Design and Implementation of Efficient Energy Converters for Mechanical and Thermal Energy Harvesting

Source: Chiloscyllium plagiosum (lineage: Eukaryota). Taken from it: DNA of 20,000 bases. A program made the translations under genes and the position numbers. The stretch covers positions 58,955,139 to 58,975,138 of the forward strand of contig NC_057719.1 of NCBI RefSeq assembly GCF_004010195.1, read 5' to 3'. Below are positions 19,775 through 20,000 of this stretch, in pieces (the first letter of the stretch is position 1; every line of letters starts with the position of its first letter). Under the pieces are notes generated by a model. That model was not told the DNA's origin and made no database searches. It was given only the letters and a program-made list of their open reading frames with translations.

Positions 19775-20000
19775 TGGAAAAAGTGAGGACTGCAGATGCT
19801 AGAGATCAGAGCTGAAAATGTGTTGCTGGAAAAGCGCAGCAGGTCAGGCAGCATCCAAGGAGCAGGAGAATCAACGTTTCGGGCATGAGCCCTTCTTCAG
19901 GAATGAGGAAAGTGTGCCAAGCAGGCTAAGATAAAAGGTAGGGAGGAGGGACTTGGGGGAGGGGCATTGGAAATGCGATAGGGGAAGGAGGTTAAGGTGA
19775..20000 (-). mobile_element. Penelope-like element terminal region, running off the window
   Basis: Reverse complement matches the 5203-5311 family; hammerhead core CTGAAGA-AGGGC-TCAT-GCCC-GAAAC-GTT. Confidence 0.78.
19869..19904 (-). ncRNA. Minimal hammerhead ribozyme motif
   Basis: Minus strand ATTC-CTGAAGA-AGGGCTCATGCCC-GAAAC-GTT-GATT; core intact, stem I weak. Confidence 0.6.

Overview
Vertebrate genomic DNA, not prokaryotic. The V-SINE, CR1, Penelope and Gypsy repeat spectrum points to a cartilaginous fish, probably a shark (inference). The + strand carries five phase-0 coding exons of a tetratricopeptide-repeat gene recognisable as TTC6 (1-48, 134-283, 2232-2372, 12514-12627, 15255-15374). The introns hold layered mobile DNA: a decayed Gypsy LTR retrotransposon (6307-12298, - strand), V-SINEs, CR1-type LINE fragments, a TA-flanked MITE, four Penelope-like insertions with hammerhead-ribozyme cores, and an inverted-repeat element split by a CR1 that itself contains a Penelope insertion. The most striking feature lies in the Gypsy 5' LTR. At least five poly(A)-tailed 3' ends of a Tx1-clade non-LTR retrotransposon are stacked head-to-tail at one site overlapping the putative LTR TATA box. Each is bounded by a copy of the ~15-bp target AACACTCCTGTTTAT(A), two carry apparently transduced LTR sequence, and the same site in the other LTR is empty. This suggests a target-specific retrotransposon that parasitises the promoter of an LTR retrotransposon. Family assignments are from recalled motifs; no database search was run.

This thesis research is aimed at designing a combination of an alternating current (AC) to direct current (DC) converter and a DC to DC converter to be used in an innovative piezoelectric and thermoelectric energy harvesting system, by simulating and comparing commercially proven respective AC/DC and DC/DC converters. The HiSEC (Highway Sensing and Energy Conversion) module which encompasses the piezoelectric and thermoelectric materials is intended to be buried underneath the roadway, where mechanical vibrations produced by vehicles and solar energy produced from sunlight are capturing energy and converting it to useable power. A wide range of AC to DC and DC to DC converters can be used to assist in energy harvesting applications, depending on the amount of efficiency required in each system. A number of converter circuits have been designed, simulated and tested within the 12" x 12" HiSEC modules to test the efficiency and reliability of each. Alternative energy harvesting systems in most cases require a regulated voltage output in order to store power into a regulated power source such as rechargeable batteries. The energy that is captured and stored in the form of batteries is needed to provide sensors and communication systems with a reliable source of energy to be self-sustainable. The full functionality of the HiSEC module is tested using an electromechanical testing machine such as the MTS Acumen Machine to evaluate the voltage regulation, load optimization, and efficiency of the converter circuit used. This thesis work reports a designed and simulated AC to DC and DC to DC converter using circuit simulation software to be tested with piezoelectric and thermoelectric materials, respectively. The simulated and tested converter developed in this work is a novel electronic device that is a two input-one output compact converter that allows for reliability and high conversion efficiency.